Our response reveals that escape room businesses in Australia & NZ were the least likely to have filed claims with their insurer, followed by North American escape room businesses and then European ones.
We will revisit this issue later on, when we take up the question of what kinds of insurance escape room businesses have.
Was insurance payout ______________ than you expected?
|Was insurance payout ______________ than you expected?||Count|
|The same as||9|
|Did not get||13|
If yes, on what kind of policy did you file the claim?
But, as a word of advice it might be prudent to look into business interruption and pandemic insurance for your business.
Did you start offering Virtual/Online or Live Streaming games during the lockdown?
Reopening after the lockdown
How are the game bookings and revenue compared to pre-lockdown (2019)?
Over 2 in 5 (40%) of escape room owners report revenue is still behind 2019 levels.
What has been your biggest cost to run / re-open after the lockdown?
B: Staff asking for higher than usual wages
C: Providing players with protective equipments (like gloves and masks),
E: Mandatory private booking (reduced revenue per game)
F: Paying employees with empty time slots
G: Staffing Issues
H: Advertising and Marketing
J: Repaying Covid Loans
K: Other COVID hygiene measures
L: Capacity Restrictions
It’s not a surprise that sanitization between games has been the biggest cost to run since the lockdown, followed by staff asking for higher wages (part of the so-called “Great Resignation”).
One pleasant surprise is that very few escape rooms cited capacity restrictions (as in restrictions on how many people are allowed to gather in a closed space) as their biggest cost.
Which of these following insurance policies do you use?
Very few have umbrella insurance.
Remember how we saw the vast majority of respondents reported not even filing for insurance for the lockdown? That could be because nothing in their policies remotely suggested anything like the pandemic.
So, you can consider talking with an insurance expert on whether having a business interruption and/or pandemic insurance policy may make sense.
Which insurance provider do you use?
A: Various/Local Broker
B: ESP Specialty Insurance
C: None at this time
D: State Farm
G: Liberty Mutual
|QBE Insurance Australia Limited||3|
|Special Risk Insurance Managers||2|
|Philadelphia Insurance Company||2|
|KBC (BELGIAN PROVIDER)||2|
|American Family Insurance||2|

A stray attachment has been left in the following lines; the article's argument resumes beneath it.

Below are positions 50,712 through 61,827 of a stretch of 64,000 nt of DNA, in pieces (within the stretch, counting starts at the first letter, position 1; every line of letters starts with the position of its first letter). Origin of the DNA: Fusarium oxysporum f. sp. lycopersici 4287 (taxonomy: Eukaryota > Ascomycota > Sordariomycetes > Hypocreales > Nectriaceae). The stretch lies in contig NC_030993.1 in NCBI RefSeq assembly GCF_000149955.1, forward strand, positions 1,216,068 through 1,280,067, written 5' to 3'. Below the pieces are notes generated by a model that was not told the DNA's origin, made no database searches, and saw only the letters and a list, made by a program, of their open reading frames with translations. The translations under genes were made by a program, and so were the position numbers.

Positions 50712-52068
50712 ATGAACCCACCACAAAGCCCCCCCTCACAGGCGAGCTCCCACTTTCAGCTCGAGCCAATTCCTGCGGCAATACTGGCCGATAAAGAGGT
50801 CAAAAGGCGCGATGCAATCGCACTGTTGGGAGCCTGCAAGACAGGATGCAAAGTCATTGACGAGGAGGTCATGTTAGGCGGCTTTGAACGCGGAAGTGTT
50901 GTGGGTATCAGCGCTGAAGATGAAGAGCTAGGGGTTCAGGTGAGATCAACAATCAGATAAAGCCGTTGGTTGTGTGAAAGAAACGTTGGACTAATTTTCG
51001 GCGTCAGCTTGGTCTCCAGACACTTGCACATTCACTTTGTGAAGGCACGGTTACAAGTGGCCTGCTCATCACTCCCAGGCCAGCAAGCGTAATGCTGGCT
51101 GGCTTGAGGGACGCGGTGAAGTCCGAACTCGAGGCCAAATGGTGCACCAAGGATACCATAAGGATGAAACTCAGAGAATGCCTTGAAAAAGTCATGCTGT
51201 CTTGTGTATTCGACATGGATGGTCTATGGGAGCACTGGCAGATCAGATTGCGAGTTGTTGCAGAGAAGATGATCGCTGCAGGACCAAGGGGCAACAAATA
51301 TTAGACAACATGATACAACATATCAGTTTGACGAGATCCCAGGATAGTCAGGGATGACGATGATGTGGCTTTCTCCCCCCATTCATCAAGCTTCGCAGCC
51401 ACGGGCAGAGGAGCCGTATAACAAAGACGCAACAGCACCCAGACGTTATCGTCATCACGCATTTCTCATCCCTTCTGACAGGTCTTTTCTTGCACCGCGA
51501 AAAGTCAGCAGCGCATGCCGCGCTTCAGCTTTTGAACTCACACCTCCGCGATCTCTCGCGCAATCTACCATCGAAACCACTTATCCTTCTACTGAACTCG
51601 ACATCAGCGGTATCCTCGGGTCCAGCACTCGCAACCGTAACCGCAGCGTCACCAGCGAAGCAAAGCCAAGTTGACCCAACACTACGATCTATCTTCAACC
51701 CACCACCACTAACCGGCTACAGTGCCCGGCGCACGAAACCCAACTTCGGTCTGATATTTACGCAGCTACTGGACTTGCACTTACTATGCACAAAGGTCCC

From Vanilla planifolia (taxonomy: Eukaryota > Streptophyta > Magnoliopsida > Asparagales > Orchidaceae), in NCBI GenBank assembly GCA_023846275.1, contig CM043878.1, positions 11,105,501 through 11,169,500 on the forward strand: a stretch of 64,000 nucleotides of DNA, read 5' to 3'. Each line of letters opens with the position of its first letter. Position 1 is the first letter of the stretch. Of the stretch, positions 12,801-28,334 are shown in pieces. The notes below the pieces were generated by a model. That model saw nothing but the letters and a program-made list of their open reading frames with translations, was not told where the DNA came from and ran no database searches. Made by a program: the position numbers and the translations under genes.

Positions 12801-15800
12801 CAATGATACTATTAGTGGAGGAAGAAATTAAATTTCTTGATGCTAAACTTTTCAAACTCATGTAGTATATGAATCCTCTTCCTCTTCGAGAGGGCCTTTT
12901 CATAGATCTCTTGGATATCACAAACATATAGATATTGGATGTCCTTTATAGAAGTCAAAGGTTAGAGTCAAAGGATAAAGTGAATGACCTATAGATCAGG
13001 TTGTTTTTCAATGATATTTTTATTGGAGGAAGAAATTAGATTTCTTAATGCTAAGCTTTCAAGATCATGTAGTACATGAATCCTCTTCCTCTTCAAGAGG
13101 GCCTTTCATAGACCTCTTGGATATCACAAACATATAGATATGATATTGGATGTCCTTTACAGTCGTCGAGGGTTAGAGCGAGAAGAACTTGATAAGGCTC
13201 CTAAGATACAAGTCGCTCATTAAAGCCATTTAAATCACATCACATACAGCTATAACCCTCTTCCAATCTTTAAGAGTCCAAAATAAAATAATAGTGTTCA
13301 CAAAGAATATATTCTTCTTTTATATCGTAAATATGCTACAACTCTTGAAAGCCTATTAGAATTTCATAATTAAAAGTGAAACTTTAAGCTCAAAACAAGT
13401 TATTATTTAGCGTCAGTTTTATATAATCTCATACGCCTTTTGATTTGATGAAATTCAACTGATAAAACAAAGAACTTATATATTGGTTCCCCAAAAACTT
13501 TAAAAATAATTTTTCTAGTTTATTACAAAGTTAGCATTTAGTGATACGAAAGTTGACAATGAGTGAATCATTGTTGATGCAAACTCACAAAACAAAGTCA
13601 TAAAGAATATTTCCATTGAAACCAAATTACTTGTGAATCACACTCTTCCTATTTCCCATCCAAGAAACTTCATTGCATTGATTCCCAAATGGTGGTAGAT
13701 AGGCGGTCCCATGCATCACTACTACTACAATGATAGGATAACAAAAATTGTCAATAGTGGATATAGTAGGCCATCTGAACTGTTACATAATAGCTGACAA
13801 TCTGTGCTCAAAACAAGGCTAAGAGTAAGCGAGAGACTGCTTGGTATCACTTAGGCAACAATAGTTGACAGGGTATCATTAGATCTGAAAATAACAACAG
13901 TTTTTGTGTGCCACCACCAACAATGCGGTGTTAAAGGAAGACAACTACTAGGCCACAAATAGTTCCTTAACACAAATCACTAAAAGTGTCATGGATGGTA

|The Insurance Company||1|
|The Insurance Centre UK||1|
|The Insurance Centre Lancaster||1|
|The Insurance Centre||1|
|PSC Insurance Brokers||1|
|Northeast Insurance Center||1|
|Michigan Millers and Markel||1|
|Main Street Insurance Agency||1|
|Capital Premium Finance||1|
|Eastern Alliance and American Specialty||1|
|DTRT Insurance Group||1|
Which insurance provider do you use?
A: Shared occupant in a single building
B: Sole occupant in the entire building
C: In a shopping complex with more than one building
Regionwise, escape room businesses being the sole occupant in their building is a lot more common in Europe than it is in North America.
Conversely, being located in a shopping complex is far more common in North America than in Europe.
What theme(s) is/are your escape room game(s) based on?
B: Happy fantasy (involving wizards, magical kingdoms etc)
C: Historical fantasy (Aztec temples, Pyramids, Wild West, etc)
F: Security services (military, secret agents, hostage situations, etc)
H: Seasonal (Christmas, Halloween)
I: Dark fantasy (zombies, alien, etc.)
J: Everyday life (School, Office, Nightclub, etc)
K: Based on an entertainment franchise (Star Wars, James Bond, etc.)
M: Apocalyptic (including disasters)
O: Alternate Reality
P: Toy room
S: Religious (e.g. Crusades-based)
What concept(s) is/are your escape room game(s) based on?
Do any of your escape room games involve live actors?
Almost 7 in 10 escape rooms don’t have live actors inside their escape game rooms.
This lines up with the 2019 enthusiasts’ survey conducted by The Codex which revealed that live actors weren’t all that important for players.
How does your hint system work?
Giving unlimited hints seems to be a good shift towards prioritizing player experience. Many escape rooms are known to allow players to choose their level of difficulty before entering the game by choosing the number of hints they want to receive.
It would be interesting to compare this with escape game player reviews and see how many players say too few hints made the game too complicated for them (and spoiled the experience), vs how many players feel there should be some restriction on hints to stop the game from becoming too easy.
How many hours does your escape room remain open in a week?
Clearly, most escape rooms prefer to remain open over 40-60 hours a week, which translates to over 7 (in fact, over 8) hours a day (assuming they’re open every day),
But in practice we know that Escape Rooms remain open for more hours on weekends from Friday to Sunday, and for fewer hours on the other days.
Of course, it is possible that this only reflects available time slots, and escape rooms are actually only open for a fraction of that time – when they actually have bookings, while for the rest of the time their premises remain empty/closed.
Pricing & expenditure
How do you structure your tickets?
B: Per team
C: Base team price + per player for each additional head
Region-wise, North American and Australian & NZ escape rooms seem overwhelmingly in favor of charging per player,
While European escape rooms are more of a mixed bag between charging per player and charging per team.
In practice we see that a majority of Escape Rooms require a minimum 2 to 3 player team size, and they even impose a minimum booking limit on their games.
The pricing is on a sliding scale and the per player cost starts reducing from team sizes of 4 players and more.
What is your per player ticket price?
Ticket prices quoted in Canadian Dollars were converted to USD – North American region.